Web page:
Monterey County California Genealogy and History

Monterey County: Biographies


Charles A. Palmtag, treasurer of the city of Watsonville, vice president and a member of the board of directors of the Pajaro Valley National Bank of that city, treasurer of the local chapter of the American Red Cross and in other ways actively identified with the general commercial, civic and social activities of his home town, is a native son of Watsonville and has lived in that progressive and flourishing city all his life. Mr. Palmtag was born November 1, 1872, and is a son of Christian and Fredericka (Gerber) Palmtag, natives of Germany, born at Baden-Baden in the grand duchy of Baden, who were married in their native place and then came to the United States.' Christian Palmtag was by vocation a dyer of silks. Upon coming to this country he worked at that vocation in Philadelphia for some years, and then he and his wife came to California, driving through by ox team with a wagon train from Omaha to the mining settlement at Dutch Flat in Placer county. For several years he remained in the mining region and then came to Watsonville and bought the brewery which had for some time been operated at that place. He made extensive improvements in the plant and continued actively engaged in brewing until his death in 1881, when he was forty-nine years of age. His widow carried on the business for sometime after his death and then sold the plant. She continued to make her home at Watsonville and there spent her last days, her death occurring in 1912, and she is survived by four children, the subject of this biographical review having two sisters, Mrs. Emma P. Walker and Mrs. L. C. Diggins, and a brother, W. F. Palmtag, all now residents of San Francisco.

Reared at Watsonville, the place of his birth, Charles A. Palmtag was graduated from the high school there in 1890 and then took a course in Heald's Business College at Santa Cruz. Following this preparation for a commercial career he was employed as a clerk in the Pajaro Valley Bank at Watsonville, now the Pajaro Valley National Bank, and ever since has been connected with that institution, the largest banking concern in Watsonville. It was on November 2, 1891, the day following the celebration of his nineteenth birthday, that Mr. Palmtag became connected with this bank, and he ever since has been giving his attention to its affairs, by successive promotions having been advanced through the posts of clerk, teller, assistant cashier and cashier to his present position as vice president of the bank. He long has been one of the leading stockholders of the bank and is a member of its directorate, for years having been recognized as one of the foremost figures in local financial circles. At one time he was appointed city treasurer to fill a vacancy in that office and by two successive reelections is still serving in that responsible civic capacity.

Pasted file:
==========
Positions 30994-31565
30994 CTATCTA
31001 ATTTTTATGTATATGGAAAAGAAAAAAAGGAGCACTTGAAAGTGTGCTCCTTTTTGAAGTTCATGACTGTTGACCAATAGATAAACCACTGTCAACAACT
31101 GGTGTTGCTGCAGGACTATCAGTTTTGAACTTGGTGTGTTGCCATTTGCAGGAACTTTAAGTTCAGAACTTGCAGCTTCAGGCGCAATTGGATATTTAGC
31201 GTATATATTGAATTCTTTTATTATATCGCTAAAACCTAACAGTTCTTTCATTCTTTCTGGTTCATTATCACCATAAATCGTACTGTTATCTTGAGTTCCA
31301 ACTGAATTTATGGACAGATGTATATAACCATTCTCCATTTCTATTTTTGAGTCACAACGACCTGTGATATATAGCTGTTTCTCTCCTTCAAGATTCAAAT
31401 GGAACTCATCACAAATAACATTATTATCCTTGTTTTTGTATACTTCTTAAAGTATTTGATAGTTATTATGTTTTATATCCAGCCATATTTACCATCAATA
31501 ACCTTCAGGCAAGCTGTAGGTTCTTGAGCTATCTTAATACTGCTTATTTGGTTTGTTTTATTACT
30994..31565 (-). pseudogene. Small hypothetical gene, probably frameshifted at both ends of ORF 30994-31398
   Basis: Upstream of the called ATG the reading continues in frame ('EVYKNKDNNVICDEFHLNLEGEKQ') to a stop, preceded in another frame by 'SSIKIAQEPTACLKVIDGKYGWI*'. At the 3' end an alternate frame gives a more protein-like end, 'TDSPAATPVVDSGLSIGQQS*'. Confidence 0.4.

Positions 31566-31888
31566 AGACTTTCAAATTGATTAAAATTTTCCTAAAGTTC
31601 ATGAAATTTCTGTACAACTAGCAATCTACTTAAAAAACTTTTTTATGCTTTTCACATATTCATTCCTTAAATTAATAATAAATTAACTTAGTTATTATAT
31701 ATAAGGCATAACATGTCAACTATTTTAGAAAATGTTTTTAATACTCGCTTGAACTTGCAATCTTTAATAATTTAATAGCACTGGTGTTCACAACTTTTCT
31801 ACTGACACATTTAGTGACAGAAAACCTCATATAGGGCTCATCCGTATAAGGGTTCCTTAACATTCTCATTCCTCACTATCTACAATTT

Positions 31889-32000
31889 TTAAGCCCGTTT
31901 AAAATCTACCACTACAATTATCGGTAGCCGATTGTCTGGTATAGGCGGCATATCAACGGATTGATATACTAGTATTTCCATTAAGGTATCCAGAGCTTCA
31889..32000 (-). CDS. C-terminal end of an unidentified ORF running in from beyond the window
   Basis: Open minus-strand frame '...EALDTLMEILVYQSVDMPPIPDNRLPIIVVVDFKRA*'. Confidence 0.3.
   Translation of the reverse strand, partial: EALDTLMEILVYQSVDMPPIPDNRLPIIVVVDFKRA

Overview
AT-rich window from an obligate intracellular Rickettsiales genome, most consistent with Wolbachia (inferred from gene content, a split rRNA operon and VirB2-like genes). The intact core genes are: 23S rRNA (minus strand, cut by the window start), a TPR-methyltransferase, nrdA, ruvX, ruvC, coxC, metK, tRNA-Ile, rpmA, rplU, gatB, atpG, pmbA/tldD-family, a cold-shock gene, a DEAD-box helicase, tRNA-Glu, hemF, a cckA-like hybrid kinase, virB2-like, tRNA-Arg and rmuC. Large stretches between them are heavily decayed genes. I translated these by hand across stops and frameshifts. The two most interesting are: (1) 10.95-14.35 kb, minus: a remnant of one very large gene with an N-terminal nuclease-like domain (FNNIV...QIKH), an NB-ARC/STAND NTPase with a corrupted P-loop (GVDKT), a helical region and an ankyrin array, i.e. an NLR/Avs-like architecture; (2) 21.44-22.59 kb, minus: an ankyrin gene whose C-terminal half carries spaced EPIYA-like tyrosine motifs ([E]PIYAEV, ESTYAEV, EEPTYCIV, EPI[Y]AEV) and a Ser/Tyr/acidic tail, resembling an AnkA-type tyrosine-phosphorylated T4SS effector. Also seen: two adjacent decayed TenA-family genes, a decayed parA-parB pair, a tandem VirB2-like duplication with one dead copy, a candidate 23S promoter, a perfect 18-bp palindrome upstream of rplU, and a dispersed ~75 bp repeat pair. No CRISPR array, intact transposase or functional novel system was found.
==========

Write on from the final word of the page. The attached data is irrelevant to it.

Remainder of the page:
In 1896 Mr. Palmtag was united in marriage to Miss Grace Truman Lee of Ta-coma, Washington, and to this union three sons have been born: Alvin, now deceased; Lloyd and Raymond Palmtag. The family has a very pleasant home at Watsonville and Mr. and Mrs. Palmtag have ever taken an interested part in the city's general social and cultural activities. During the period of this country's participation in the World war Mrs. Palmtag was one of the active workers among the women in behalf of the Red Cross and other war service movements and upon the organization of the local chapter of the American Red Cross during that period of national stress Mr. Palmtag was elected its treasurer and has ever since been retained in that position. He also took a leading part in stimulating local war work and in encouraging subscriptions to the various Liberty loans and was chairman of the committee having in hand the last "drive" in that behalf, the popular "Victory" loan. He is an active member of the local branch of the Young Men's Christian Association and has for years been one of the earnest promoters of that useful organization's activities. Mr. Palmtag is a member of the local parlor of the Native Sons of the Golden West, is a Knight Templar Mason and a Noble of the Ancient Arabic Order of Nobles of the Mystic Shrine and is also affiliated with the Benevolent Protective Order of Elks.

Source: History of Monterey and Santa Cruz Counties, California : cradle of California's history and romance : dating from the planting of the cross of Christendom upon the shores of Monterey Bay by Fr. Junipero Serra, and those intrepid adventurers who accompanied him, down to the present day. Chicago: S.J. Clarke Pub. Co., 1925, 890 pgs.